Struthers and the other rebel ministers – Erin Selby in health, Theresa Oswald in jobs and the economy, Jennifer Howard in finance and Andrew Swan in justice – later resigned from cabinet, but remain in the NDP caucus and say they plan to run for re-election in 2016.

Selinger has also vowed to remain in place and run for re-election at the helm of the party, but a political observer says the odds are long.

“I think it’s a very, very remote chance that he can survive,” said Paul Thomas, political science professor emeritus at the University of Manitoba. “All this public infighting is a political disaster for the party that sees itself as the natural governing party. Something has to be done … and that something I think has to be a leadership review.”

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Some of the rebel ministers, most notably Struthers, have in recent days tried to distance themselves from the sales tax increase, saying it was imposed by Selinger. But the source said the cabinet meeting saw only some concerns expressed, not outright opposition.

“If (Struthers) was opposed to it, I never saw it.

“Could cabinet have stopped it? If there was a big protest, maybe. But there wasn’t.”

Howard, who was government house leader at the time, expressed worry about getting the tax bill through the legislature in the face of heated opposition that the Tories would put up, the source said.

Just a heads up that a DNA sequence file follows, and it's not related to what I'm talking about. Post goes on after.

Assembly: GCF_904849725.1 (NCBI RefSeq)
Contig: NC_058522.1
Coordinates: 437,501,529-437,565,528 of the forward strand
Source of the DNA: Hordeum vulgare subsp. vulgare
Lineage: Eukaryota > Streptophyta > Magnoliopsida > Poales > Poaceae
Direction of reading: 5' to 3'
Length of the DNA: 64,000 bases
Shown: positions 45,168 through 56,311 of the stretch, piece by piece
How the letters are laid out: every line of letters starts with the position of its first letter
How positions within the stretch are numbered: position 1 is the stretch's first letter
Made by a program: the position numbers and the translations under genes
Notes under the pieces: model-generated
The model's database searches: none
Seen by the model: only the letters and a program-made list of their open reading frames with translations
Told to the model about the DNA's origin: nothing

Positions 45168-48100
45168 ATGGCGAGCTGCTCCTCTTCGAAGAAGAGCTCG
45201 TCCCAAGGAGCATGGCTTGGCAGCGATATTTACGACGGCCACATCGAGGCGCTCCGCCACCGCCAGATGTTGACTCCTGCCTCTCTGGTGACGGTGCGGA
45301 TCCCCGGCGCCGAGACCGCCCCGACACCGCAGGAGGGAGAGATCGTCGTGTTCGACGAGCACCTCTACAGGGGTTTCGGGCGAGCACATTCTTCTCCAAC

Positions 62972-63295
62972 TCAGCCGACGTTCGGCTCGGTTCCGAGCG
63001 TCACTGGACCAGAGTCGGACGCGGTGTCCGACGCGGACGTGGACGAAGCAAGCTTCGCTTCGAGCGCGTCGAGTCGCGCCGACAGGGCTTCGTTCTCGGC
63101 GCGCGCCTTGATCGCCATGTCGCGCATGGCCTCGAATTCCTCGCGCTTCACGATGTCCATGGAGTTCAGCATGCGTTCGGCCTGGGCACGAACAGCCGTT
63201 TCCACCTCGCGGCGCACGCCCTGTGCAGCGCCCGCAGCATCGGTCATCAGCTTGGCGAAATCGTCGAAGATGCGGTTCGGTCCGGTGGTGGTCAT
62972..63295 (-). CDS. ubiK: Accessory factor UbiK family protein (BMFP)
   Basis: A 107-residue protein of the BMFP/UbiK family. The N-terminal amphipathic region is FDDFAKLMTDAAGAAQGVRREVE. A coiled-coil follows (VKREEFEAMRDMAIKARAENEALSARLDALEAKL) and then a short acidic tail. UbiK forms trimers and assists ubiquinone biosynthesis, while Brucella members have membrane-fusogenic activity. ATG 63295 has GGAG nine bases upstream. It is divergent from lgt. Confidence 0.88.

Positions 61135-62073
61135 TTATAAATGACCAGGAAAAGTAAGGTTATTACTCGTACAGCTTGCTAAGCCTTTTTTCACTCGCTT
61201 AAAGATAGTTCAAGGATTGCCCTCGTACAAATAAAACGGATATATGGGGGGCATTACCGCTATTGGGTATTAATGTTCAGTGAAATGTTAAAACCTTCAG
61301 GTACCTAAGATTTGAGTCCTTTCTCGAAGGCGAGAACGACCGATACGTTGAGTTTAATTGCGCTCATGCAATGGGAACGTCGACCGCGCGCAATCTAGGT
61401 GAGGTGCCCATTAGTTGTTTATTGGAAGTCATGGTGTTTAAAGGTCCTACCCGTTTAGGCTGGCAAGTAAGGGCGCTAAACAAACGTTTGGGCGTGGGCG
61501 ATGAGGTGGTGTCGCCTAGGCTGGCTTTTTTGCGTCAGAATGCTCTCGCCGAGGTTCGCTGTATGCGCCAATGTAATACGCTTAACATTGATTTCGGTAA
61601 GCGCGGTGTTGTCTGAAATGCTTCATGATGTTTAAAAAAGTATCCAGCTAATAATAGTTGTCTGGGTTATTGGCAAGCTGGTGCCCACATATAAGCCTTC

Howard rejected interview requests on the subject. Struthers did not return messages seeking comment.

In the months that followed, Struthers, Howard and Oswald defended the tax hike at every turn, saying it was needed to protect front-line services and fund infrastructure projects. The government went on the offensive, saying the Opposition Tories’ alternative to a tax hike would be deep spending cuts.

Oswald became a key promoter of the tax hike, touting it as a way create jobs in the construction industry while also fixing worn roads and bridges.

Howard openly praised Selinger’s leadership last February. She told reporters that Selinger listened to his caucus and was not heavy-handed – a very different message than earlier this month when she accused Selinger of ignoring cabinet advice and focusing mostly on his own political survival.